4. Financial Risk

Banks and other industries are susceptible to financial fraud every time they loan money to customers. All banking institutions use credit card scores and other measures to mitigate risks and loan money with the proper interest rate. Everyone saw what the 2008 financial crisis and low interest rates did to the economy. If organizations don't mitigate financial risk properly, it becomes a ripple effect that wreaks havoc elsewhere.

Small businesses also need to create business plans to avoid financial loss. It's critical to minimize expenditures and debt. Successful companies diversify their client base so they don't have to rely on a couple of customers for the bulk of their income. This will also help an organization expand its brand and generate a bigger share of the market.

5. Reputation Risk Management

Businesses that suffer from a ruined reputation know the heartache and financial ruin this causes. It's essential to create a risk management plan to handle all potential disruptions in the supply chain and elsewhere.

For example, Chipotle had an outbreak of salmonella several years ago that nearly damaged their brand. Through a series of strategies and public relations moves, they overcame the reputational risk and assured customers with the implementation of new food safety practices.

In the age of social media and online reviews, it's important to manage an online presence. Businesses should immediately resolve customer complaints, offer refunds, and issue apologies when they are in the wrong.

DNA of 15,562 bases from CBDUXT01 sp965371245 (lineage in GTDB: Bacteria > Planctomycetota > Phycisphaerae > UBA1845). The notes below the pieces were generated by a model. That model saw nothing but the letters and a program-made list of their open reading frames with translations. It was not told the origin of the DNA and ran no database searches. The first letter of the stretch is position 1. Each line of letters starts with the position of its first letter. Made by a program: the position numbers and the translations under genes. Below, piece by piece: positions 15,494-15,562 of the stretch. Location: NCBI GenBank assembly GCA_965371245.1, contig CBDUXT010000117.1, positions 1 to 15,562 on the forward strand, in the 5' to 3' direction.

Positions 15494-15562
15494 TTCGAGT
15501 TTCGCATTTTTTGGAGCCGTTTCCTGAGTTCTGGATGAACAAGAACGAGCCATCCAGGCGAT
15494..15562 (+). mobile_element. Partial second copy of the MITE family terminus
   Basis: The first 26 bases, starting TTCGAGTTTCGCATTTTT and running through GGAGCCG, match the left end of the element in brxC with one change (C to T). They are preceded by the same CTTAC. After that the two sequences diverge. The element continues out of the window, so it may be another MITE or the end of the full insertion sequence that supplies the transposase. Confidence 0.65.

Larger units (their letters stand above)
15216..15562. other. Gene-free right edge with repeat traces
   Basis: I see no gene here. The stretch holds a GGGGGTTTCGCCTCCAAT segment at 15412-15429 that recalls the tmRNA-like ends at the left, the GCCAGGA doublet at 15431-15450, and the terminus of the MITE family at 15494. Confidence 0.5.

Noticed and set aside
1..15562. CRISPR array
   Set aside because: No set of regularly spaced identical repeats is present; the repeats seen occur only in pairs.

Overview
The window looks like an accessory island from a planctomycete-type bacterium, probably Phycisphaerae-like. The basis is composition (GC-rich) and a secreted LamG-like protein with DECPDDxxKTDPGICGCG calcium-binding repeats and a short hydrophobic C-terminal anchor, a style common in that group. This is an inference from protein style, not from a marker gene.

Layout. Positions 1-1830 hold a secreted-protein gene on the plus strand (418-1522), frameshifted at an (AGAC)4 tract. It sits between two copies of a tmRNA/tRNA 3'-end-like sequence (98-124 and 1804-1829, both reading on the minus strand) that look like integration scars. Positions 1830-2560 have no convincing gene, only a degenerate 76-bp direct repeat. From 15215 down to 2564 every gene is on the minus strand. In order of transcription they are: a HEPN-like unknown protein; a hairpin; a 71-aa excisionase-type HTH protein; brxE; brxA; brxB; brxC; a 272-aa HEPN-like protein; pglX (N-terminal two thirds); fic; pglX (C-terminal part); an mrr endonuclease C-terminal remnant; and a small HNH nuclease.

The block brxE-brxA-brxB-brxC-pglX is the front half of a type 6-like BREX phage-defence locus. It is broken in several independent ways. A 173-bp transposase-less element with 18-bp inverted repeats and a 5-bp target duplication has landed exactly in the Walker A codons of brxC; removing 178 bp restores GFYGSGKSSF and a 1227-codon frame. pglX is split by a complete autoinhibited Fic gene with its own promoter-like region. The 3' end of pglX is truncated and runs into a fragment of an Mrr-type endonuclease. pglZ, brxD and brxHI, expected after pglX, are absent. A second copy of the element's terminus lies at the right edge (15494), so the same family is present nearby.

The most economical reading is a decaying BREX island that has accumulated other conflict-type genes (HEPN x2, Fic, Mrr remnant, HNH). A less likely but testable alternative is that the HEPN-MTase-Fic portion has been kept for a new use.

6. Operational Risk

Businesses need to streamline and monitor all internal processes to ensure customers receive value from the products/services they purchase. Unfortunately, many companies try to acquire new customers and increase profits when their internal processes aren't up to par. Internal operations impact external circumstances.

Operational risk can also occur when natural disasters or other power cuts impact internal operations. Most of the time, a person causes an operational problem. Perhaps they waste resources or spend too much money on an ill-conceived project. Regardless of the cause, an organization should mitigate operational risk at all times.

This requires leaders to prioritize employee training, implement health/safety procedures, and monitor all business activities. It's critical to create a continuity or risk management plan to make sure a disruption doesn't impact business operations.

7. Competition Business Risk

Many established companies become too comfortable and forget the highly competitive environment they exist in. An organization should invest in automated software solutions, monitor market trends, and create a new product that provides value to consumers.

Organizations that were once at the top can easily fall to the bottom if they fail to prepare for and manage business disruptions. For example, Blockbuster and Borders books were unable to adapt their business strategies to modern times. Both are no longer operating.

A business owner mustn't become too comfortable. Each organization should always strive to innovate, grow, and stay on top of the latest technologies and trends. Proper research and the use of marketing specialists can help industries know what customers expect, want, and need.

Photo by Freepik

Restaurant Owner & Manager